Over the last couple of years, honeybees have been disappearing at an alarming rate. Seeing as the buzzing creatures are responsible for pollinating many of our nation's crops, including a wide range of fruits and vegetables, their disappearance is a crisis. According to Zac Browning, VP of the American Beekeeping Federation, “Every third bite we consume in our diet is dependent on a honeybee to pollinate that food." It's not all out of our hands, though. There are actually a few things you — yes, you — can do about it. It all has to do with growing bee-friendly flowers in your garden, windowsill, or your community park. To learn a few of these tips, read more.
- This one may sound like a big fat DUH, but, don't use pesticides! Pesticides kill insects.
- Plant nectar and pollen-producing flowers. Try geraniums, iris, foxglove, cosmos, zinnias, snowdrops, sunflowers, dahlias, asters, marigolds, hyacinths, crocuses, daisies, marigolds, daffodils, tulips, valerian, or catmint.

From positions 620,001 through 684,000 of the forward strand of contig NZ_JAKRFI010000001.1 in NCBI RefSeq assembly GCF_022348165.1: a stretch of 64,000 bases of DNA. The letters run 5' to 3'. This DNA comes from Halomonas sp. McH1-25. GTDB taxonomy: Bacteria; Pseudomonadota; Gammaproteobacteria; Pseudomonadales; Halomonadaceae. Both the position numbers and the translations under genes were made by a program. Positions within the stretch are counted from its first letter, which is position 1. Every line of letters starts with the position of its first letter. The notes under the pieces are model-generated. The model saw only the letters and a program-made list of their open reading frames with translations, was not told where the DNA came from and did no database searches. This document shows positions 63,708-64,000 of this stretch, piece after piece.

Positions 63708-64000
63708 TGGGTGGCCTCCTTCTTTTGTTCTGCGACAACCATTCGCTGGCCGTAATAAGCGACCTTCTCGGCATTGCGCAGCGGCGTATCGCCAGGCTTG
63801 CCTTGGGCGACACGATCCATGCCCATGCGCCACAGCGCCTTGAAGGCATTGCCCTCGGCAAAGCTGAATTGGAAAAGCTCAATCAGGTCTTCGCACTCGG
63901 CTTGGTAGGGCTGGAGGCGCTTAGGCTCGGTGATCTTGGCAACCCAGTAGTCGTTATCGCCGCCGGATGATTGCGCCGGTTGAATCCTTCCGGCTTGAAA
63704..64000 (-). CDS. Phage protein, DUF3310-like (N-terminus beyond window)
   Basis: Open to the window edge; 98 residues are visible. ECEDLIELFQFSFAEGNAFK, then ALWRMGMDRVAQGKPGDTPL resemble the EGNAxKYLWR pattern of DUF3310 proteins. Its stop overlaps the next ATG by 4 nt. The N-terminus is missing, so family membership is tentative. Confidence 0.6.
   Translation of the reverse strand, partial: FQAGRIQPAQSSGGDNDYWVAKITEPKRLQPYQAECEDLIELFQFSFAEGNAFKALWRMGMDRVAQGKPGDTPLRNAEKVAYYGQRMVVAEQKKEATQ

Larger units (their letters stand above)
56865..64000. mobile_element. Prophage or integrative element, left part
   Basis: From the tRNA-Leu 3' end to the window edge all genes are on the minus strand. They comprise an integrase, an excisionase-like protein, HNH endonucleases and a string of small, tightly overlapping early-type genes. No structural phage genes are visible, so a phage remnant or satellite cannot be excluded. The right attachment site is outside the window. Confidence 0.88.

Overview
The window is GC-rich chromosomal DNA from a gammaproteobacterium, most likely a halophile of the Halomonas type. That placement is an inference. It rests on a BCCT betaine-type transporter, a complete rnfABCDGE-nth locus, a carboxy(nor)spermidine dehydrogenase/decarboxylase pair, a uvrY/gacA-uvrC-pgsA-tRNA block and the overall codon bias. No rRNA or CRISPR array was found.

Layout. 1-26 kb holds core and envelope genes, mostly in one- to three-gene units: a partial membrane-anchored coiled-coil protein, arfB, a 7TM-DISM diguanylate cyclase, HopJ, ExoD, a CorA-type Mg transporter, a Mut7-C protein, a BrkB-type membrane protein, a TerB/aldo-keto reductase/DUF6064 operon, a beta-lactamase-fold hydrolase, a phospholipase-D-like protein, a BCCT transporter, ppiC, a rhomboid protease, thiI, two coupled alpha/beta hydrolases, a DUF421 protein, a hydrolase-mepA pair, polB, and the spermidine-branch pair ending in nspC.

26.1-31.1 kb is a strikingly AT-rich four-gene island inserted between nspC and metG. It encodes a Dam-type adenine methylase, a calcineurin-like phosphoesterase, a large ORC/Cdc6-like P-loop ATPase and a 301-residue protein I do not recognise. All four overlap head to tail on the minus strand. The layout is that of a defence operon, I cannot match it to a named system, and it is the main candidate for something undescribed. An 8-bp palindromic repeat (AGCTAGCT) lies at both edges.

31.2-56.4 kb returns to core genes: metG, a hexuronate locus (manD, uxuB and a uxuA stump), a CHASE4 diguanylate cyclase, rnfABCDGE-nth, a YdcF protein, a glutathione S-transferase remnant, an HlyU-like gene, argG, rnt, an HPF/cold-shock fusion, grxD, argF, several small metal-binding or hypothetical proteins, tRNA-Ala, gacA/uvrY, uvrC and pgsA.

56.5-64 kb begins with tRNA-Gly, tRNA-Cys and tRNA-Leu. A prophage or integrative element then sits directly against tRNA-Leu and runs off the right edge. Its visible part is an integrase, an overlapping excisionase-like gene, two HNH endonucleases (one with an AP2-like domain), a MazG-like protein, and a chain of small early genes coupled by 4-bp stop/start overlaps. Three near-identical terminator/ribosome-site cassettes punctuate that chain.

- Since bees can see ultraviolet, colors like blue, purple, orange, and yellow are more attractive to them, but they cannot see red. So, plant flowers based on those colors as a guide.
- Grow flowers that bloom over a range of seasons. This way, there will be food for the bees year-round.
- Plant large patches of flowers in close proximity to one another.
- Also, planting 10 or more species of plants will attract the largest number of bees.